(Note that the article is presenting, discussing, describing, and dealing with global problems while referring to Africa as a Case Study).
Pest control and irrigation, both are necessary to maintain sustainable agriculture.Sustainable agriculture is a basic requirement to enable farmers to have, get, and rely on a stable income.The higher and most profitable livelihood is most frequently coming from export markets.
When we consider export markets, we immediately notice the higher emphasis and importance of pest control.The reason is that the main parameters for export include quality control of; zero/nearly-zero chemical residues and zero infestation of quarantine pests.
Let’s look at a certain situation – over 95% of African fruit growers that I know rely only on rainfall for irrigation (natural irrigation). The result? High-quality low-yield produce.
At the same time, the same farmers rely on ‘natural pest control’ or the ‘common commercial pest control’ (sprays, traps, and sanitation), for fruit fly control.
The result? Low quality and due to high infestation and chemical residues – an inability to export, and often even to sell in the local market.
Note that when exporting agriculture products no one asks us about the irrigation protocol. However, the pest control protocols, reports, documents and the outcome results of infestation and chemical residue level are closely monitored.
Hence, we conclude that irrigation is not a “prerequisite” for exports while pest control is, and therefore holds the potential for immediate influence on income increase.
The Model Package
In the previous article (link), we discussed about the benefits of using Models as opposed to the Trial and Error method.
I wrote about two essential models for sustainable agriculture (and pest control in general);
Model 1 – for better ‘understanding’ pests, and first and foremost, the mega-pests.
Model 2 – to help us create solutions that are more effective and suitable for pest control (based on Model 1).
In this article, we will complete our discussion on what other models we need in order to create or establish a sustainable, profitable, export-based agriculture.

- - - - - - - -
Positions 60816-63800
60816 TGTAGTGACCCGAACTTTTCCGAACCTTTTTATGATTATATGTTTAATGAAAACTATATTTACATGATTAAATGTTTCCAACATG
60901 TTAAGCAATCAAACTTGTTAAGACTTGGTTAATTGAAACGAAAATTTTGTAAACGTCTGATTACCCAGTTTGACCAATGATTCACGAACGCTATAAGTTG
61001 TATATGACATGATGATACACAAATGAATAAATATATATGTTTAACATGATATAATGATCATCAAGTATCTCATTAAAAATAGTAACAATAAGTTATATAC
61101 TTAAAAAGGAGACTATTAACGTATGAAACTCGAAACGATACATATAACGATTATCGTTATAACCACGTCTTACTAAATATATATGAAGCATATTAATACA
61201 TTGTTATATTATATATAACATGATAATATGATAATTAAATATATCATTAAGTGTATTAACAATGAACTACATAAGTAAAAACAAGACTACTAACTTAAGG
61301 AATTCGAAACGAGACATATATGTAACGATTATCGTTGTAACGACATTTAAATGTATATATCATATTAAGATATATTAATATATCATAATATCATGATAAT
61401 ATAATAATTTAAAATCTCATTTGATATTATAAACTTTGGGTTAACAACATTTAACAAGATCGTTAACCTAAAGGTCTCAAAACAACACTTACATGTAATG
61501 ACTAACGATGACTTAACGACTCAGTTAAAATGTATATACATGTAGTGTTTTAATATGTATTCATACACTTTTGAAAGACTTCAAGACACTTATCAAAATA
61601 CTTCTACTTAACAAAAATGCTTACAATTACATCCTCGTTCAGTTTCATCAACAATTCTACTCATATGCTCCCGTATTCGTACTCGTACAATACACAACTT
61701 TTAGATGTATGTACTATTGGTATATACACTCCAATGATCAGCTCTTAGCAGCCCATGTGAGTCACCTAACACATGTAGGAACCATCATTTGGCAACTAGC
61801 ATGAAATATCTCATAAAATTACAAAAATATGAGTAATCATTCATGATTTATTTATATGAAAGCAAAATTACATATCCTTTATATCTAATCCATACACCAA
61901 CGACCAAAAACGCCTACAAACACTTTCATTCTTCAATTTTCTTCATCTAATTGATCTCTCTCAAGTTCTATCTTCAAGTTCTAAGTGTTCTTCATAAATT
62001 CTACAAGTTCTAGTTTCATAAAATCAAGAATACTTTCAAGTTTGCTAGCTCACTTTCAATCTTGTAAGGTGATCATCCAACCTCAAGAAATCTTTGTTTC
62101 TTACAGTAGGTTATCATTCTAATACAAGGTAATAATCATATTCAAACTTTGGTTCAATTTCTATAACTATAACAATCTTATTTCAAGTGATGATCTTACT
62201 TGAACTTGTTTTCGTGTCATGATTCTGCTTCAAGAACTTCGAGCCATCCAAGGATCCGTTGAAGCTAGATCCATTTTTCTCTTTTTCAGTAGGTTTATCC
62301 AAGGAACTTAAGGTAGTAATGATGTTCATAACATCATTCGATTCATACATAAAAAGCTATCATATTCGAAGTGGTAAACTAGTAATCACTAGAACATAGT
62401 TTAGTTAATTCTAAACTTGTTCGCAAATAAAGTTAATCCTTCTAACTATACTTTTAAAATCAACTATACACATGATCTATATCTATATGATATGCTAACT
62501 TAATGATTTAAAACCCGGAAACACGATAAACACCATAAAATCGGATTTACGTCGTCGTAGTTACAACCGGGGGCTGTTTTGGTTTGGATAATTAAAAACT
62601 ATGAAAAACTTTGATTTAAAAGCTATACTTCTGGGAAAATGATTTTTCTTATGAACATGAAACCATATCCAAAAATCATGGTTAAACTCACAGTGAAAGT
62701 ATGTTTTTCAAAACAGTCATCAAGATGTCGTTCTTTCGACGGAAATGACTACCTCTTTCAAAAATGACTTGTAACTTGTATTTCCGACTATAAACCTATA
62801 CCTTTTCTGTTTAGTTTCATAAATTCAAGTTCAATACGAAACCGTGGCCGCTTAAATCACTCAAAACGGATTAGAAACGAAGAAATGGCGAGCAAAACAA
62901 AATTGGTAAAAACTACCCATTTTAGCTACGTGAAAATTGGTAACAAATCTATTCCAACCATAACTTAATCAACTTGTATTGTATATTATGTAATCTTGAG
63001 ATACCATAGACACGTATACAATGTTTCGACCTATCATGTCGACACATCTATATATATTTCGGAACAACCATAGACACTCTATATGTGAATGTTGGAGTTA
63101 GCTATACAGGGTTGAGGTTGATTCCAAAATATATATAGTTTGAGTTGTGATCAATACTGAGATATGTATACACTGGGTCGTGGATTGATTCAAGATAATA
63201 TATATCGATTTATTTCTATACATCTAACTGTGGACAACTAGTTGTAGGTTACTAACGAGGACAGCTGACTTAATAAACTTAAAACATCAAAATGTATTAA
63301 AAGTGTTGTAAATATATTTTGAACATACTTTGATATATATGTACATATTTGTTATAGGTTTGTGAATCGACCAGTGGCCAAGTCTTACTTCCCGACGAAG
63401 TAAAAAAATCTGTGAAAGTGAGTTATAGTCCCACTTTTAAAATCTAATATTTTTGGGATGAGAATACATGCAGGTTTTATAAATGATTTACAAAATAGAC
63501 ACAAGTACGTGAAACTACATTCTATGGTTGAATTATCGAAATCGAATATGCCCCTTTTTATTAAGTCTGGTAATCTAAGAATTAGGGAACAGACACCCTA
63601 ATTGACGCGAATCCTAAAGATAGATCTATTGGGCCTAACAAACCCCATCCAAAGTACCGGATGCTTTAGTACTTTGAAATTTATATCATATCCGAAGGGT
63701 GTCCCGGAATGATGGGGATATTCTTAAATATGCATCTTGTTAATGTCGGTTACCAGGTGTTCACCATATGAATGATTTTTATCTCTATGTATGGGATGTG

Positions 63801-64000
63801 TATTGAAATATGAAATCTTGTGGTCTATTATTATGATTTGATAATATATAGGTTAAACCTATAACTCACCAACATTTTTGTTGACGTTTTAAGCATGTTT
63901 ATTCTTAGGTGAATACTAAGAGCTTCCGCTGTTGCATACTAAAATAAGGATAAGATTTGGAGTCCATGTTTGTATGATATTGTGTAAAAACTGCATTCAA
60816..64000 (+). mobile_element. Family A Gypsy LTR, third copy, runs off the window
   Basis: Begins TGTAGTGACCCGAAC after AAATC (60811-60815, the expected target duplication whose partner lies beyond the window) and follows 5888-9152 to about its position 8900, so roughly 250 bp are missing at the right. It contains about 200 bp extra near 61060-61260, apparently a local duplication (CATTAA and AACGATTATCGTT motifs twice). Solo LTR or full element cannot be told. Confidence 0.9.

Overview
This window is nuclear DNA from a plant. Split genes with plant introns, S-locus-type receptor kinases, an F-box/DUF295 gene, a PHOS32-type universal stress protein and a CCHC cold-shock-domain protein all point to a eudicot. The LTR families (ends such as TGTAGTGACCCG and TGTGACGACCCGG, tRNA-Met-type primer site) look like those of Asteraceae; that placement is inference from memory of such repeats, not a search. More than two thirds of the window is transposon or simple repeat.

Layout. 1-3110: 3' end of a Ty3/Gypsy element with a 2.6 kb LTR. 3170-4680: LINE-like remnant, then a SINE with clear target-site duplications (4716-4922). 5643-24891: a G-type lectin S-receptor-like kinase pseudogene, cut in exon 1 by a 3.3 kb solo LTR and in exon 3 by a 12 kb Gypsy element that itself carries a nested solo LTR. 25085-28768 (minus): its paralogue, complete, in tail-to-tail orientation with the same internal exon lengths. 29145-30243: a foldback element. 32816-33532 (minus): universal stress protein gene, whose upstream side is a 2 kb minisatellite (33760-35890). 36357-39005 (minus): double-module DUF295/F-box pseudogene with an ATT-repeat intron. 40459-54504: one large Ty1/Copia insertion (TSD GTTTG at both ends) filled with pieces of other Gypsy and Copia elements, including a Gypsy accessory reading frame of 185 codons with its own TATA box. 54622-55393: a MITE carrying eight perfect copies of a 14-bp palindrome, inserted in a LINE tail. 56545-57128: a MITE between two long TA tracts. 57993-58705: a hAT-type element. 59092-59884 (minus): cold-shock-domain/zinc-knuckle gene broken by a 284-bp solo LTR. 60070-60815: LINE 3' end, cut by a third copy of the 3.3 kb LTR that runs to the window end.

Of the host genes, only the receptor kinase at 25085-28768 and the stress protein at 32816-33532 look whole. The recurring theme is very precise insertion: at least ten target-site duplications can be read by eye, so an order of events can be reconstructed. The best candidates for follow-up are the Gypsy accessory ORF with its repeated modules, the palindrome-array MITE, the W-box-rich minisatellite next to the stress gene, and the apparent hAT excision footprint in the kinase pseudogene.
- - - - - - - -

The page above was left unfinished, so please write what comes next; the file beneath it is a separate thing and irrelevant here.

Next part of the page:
As we have seen, dealing properly with pests, especially quarantine pests (e.g. fruit flies), is a prerequisite for growing high quality produce suitable for export.
If we agree that Export, in all its forms, is a sign for progress, leadership, and continuous prosperity, then we must ask; “what else (in addition to excellent pest control) farmers need to be qualified for exporting?“
To answer that question we will divide the above question into two parts, and two more models, in addition to the previous two.
In order to maintain sustainable and prosperous agriculture we need to develop at least four basic models. The first two already discussed above and the previous article (link):
Model 1: Insect ‘mechanism’ – A model that will allow us to better understand the relevant local pests.
Model 2: Insect control – A model that will allow us to develop appropriate tools to effectively deal with those pests.
Model 3: Knowledge transfer and adoption – A model enabling farmers’ continuous development and improvement in the knowledge and applying level.
Model 4: A business model – export-based to maximize the economic potential.
Elaborating On The Two Additional Models:
Model 3 – Agricultural knowledge transfer & adoption. The next step, after we overcome the pest control challenge is the continuous ability to produce high-yield and high quality.
How does it happen? Through different channels, we present, introduce and make accessible to farmers to learn about new ideas, approaches, methods, technologies, tools, etc.
Even when the farmer is exposed and have access to novel techniques and new ideas, it is still up to him how fast he is ready to adopt it and correctly apply the innovation at his own fields.
Model 4 – Business model. Every business owner knows that it is not enough to produce the best, highest quality, lowest cost and best price product.
To realize the potential of a product/business you must have a complementary business model. Agriculture is no exception to this rule.
When we talk about export and export markets, it makes it quite obvious that it is not to the farmer to deal with the export, as farmers’ involvement and contribution is limited to Model 3.
Model 4, including exports, is complex and requires government intervention. Hence, it is typically managed by one of the following organization, or a combination: government, big and well-organized groups of farmers, NGO, private, and government-private.
The sequence of models, as presented in the Model Package, is of high importance. Any attempt to skip over a stage is doomed to fail with high costs, wasted efforts, and loss of considerable time.
Such attempts can be found in growing fruits (Model 3) highly susceptible to fruit flies, without considering the need for a quality solution (Model 2) for these mega-pests.
A Personal Request
I wish to ask you to provide me with your opinion, thoughts, insights, and comments regarding the Model Package and its elements.
A successful model is not only a personal goal of mine; it is the (critical) missing link between Africa’s current limping agriculture and economy to a much more successful one.
A successful model will put an end to the spending of billions of USD on models that do not work and never proved themselves.
It is a necessity and the desire of millions to see Africa as the World Food Barn and it is an immediate need to promote Africa’s agriculture and its economy, to a level of a world leader.